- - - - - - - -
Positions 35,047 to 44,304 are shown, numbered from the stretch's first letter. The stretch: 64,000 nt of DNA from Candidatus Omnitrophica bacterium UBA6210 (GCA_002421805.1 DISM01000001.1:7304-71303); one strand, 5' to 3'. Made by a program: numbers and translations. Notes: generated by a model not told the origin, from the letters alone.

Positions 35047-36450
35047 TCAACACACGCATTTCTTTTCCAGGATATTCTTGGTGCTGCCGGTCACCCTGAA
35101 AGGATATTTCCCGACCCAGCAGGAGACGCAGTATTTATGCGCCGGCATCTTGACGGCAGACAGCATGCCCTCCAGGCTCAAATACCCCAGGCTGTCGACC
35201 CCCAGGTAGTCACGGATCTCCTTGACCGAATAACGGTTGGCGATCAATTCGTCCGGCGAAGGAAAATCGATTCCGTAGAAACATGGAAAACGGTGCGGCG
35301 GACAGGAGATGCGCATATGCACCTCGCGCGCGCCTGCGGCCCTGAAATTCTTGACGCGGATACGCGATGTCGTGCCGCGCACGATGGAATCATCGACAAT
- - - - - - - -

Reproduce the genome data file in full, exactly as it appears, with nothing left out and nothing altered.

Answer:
Positions 35,047 to 44,304 are shown, numbered from the stretch's first letter. The stretch: 64,000 nt of DNA from Candidatus Omnitrophica bacterium UBA6210 (GCA_002421805.1 DISM01000001.1:7304-71303); one strand, 5' to 3'. Made by a program: numbers and translations. Notes: generated by a model not told the origin, from the letters alone.

Positions 35047-36450
35047 TCAACACACGCATTTCTTTTCCAGGATATTCTTGGTGCTGCCGGTCACCCTGAA
35101 AGGATATTTCCCGACCCAGCAGGAGACGCAGTATTTATGCGCCGGCATCTTGACGGCAGACAGCATGCCCTCCAGGCTCAAATACCCCAGGCTGTCGACC
35201 CCCAGGTAGTCACGGATCTCCTTGACCGAATAACGGTTGGCGATCAATTCGTCCGGCGAAGGAAAATCGATTCCGTAGAAACATGGAAAACGGTGCGGCG
35301 GACAGGAGATGCGCATATGCACCTCGCGCGCGCCTGCGGCCCTGAAATTCTTGACGCGGATACGCGATGTCGTGCCGCGCACGATGGAATCATCGACAAT